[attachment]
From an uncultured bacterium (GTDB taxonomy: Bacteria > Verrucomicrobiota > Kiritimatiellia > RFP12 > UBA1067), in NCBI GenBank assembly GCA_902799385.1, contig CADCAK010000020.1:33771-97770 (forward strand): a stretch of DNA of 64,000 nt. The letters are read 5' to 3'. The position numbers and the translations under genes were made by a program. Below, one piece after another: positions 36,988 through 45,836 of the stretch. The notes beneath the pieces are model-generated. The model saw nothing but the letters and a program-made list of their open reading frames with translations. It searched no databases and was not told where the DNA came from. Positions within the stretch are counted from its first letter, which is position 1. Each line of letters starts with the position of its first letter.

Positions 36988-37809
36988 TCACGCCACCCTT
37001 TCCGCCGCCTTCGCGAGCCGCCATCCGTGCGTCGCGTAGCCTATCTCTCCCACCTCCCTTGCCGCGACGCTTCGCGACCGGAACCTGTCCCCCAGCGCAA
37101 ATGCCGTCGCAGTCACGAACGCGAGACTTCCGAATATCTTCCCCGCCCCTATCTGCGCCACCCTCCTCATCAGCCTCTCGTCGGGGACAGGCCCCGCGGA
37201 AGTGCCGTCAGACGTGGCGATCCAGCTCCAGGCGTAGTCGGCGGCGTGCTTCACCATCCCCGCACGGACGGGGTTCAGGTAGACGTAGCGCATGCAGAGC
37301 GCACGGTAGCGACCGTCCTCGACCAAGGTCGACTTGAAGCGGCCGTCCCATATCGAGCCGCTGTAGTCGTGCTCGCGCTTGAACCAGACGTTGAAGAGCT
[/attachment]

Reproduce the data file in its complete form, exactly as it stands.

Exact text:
From an uncultured bacterium (GTDB taxonomy: Bacteria > Verrucomicrobiota > Kiritimatiellia > RFP12 > UBA1067), in NCBI GenBank assembly GCA_902799385.1, contig CADCAK010000020.1:33771-97770 (forward strand): a stretch of DNA of 64,000 nt. The letters are read 5' to 3'. The position numbers and the translations under genes were made by a program. Below, one piece after another: positions 36,988 through 45,836 of the stretch. The notes beneath the pieces are model-generated. The model saw nothing but the letters and a program-made list of their open reading frames with translations. It searched no databases and was not told where the DNA came from. Positions within the stretch are counted from its first letter, which is position 1. Each line of letters starts with the position of its first letter.

Positions 36988-37809
36988 TCACGCCACCCTT
37001 TCCGCCGCCTTCGCGAGCCGCCATCCGTGCGTCGCGTAGCCTATCTCTCCCACCTCCCTTGCCGCGACGCTTCGCGACCGGAACCTGTCCCCCAGCGCAA
37101 ATGCCGTCGCAGTCACGAACGCGAGACTTCCGAATATCTTCCCCGCCCCTATCTGCGCCACCCTCCTCATCAGCCTCTCGTCGGGGACAGGCCCCGCGGA
37201 AGTGCCGTCAGACGTGGCGATCCAGCTCCAGGCGTAGTCGGCGGCGTGCTTCACCATCCCCGCACGGACGGGGTTCAGGTAGACGTAGCGCATGCAGAGC
37301 GCACGGTAGCGACCGTCCTCGACCAAGGTCGACTTGAAGCGGCCGTCCCATATCGAGCCGCTGTAGTCGTGCTCGCGCTTGAACCAGACGTTGAAGAGCT